Average citizens might not have much influence on the latest round of international climate talks getting under way in Mexico City today. But they...

Average citizens might not have much influence on the latest round of international climate talks getting under way in Mexico City today. But they can exert some pressure on climate action in another way: by choosing to support — or avoid — businesses based on the environmental efforts they’re making.

Climate-focused buying decisions could send a particularly strong message to large consumer corporations during the coming holiday season, when those companies look forward to shoppers giving a big boost to end-of-year revenues. That’s why ClimateCounts.org is urging people to make purchases from businesses that are “striding” toward climate-responsive practices, and to avoid products from laggard firms.

The “Striding Shopper” campaign — joined by non-profit partners , TckTckTck.org, ICCR.org, Kids vs Global Warming, and Brighter Planet — is aimed at rewarding eco-minded companies while sending a message to others that are “stuck” in inaction. The focus on large consumer firms promises the biggest bang for shoppers’ bucks, according to ClimateCounts.org: “If 150 large companies reduced their current greenhouse gas emissions by just 5% it would be like taking 42 million cars off the road for a year.”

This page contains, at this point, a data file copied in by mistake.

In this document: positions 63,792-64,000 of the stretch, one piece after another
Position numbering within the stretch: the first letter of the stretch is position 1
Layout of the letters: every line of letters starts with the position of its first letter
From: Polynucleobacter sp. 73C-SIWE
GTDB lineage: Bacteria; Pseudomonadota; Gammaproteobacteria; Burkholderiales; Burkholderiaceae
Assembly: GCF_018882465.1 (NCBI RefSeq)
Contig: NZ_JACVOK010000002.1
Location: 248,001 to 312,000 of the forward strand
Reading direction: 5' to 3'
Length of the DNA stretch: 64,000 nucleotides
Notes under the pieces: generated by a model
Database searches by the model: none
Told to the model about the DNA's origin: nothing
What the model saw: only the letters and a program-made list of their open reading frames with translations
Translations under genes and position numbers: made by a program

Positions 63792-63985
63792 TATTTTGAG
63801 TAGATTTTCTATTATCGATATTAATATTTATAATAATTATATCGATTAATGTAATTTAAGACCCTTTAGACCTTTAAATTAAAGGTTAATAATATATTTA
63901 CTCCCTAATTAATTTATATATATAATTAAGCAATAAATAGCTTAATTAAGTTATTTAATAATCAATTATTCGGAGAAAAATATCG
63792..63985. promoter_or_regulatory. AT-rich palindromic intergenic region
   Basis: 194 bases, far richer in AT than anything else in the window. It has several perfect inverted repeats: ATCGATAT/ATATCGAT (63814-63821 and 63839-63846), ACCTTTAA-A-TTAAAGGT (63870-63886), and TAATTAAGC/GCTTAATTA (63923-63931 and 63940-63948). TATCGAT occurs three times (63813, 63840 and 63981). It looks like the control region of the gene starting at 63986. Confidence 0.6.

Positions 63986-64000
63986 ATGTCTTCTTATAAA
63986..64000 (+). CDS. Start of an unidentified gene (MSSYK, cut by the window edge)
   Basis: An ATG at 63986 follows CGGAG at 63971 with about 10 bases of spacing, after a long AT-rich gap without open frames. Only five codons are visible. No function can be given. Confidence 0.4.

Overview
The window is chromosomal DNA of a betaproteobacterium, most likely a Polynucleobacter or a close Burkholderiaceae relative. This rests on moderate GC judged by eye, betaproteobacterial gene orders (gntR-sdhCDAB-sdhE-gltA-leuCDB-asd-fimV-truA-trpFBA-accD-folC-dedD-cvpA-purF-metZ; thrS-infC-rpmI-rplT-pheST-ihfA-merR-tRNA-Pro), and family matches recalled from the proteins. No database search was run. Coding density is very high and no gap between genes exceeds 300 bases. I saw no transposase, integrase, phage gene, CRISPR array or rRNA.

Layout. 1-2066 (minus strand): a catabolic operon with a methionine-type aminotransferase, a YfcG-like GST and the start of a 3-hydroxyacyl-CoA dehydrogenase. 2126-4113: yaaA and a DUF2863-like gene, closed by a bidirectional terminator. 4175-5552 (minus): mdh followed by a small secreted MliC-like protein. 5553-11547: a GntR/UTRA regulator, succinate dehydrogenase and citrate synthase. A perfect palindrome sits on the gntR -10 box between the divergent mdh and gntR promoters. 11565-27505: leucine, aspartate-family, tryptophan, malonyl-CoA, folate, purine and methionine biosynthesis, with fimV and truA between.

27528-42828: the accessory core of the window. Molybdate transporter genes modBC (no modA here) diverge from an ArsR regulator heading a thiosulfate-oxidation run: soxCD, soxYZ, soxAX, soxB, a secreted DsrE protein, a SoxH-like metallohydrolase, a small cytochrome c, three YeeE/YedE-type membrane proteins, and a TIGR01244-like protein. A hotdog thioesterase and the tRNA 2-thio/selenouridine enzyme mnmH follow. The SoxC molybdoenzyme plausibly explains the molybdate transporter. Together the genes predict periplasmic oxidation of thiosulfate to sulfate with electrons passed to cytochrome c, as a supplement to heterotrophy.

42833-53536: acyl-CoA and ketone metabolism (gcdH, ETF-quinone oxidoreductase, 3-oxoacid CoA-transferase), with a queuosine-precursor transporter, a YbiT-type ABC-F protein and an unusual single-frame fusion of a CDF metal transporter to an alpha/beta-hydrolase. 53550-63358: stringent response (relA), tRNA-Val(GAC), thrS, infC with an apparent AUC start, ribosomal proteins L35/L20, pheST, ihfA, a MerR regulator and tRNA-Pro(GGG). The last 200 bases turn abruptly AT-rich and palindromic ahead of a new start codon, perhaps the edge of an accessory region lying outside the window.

So which companies are climate-friendly, and which are in need of a nudge or two? ClimateCounts.org assesses some of the following brands:

  • Toy-makers Hasbro, Lego and Mattel aren’t quite striding yet in terms of climate action, but they’ve at least started. That puts them ahead of other children’s products firms like MEGA Brands, Playmates, Chicco, Evenflo, Britax, Peg Perego, Chelsea & Scott, JAKKS Pacific, Dorel Industries and Newell Rubbermaid, all of which remain in the “stuck” category. Being stuck means these companies provide little or no public information on their carbon footprints and aren’t doing much — or anything at all — to reduce their own climate impacts and encourage climate-friendly policies.
  • Electronics manufacturers fare far better in their climate performance, with the leading brands all falling in the striding category. They include Hewlett-Packard, IBM, Canon, Toshiba, Motorola, Nokia, Siemens, Sony, Hitachi, Dell, Samsung and Apple.
  • In the furnishings category, just two firms have achieved striding status: Steelcase and Herman Miller. Another five — Masco, La-Z-Boy, Sealy, HNI Corp. and Leggett & Platt — are starting. The remaining top brands are all stuck: Spring Air, Furniture Brands International, Serta, Select Comfort, Tempur-Pedic, Simmons and Fortune Brands.

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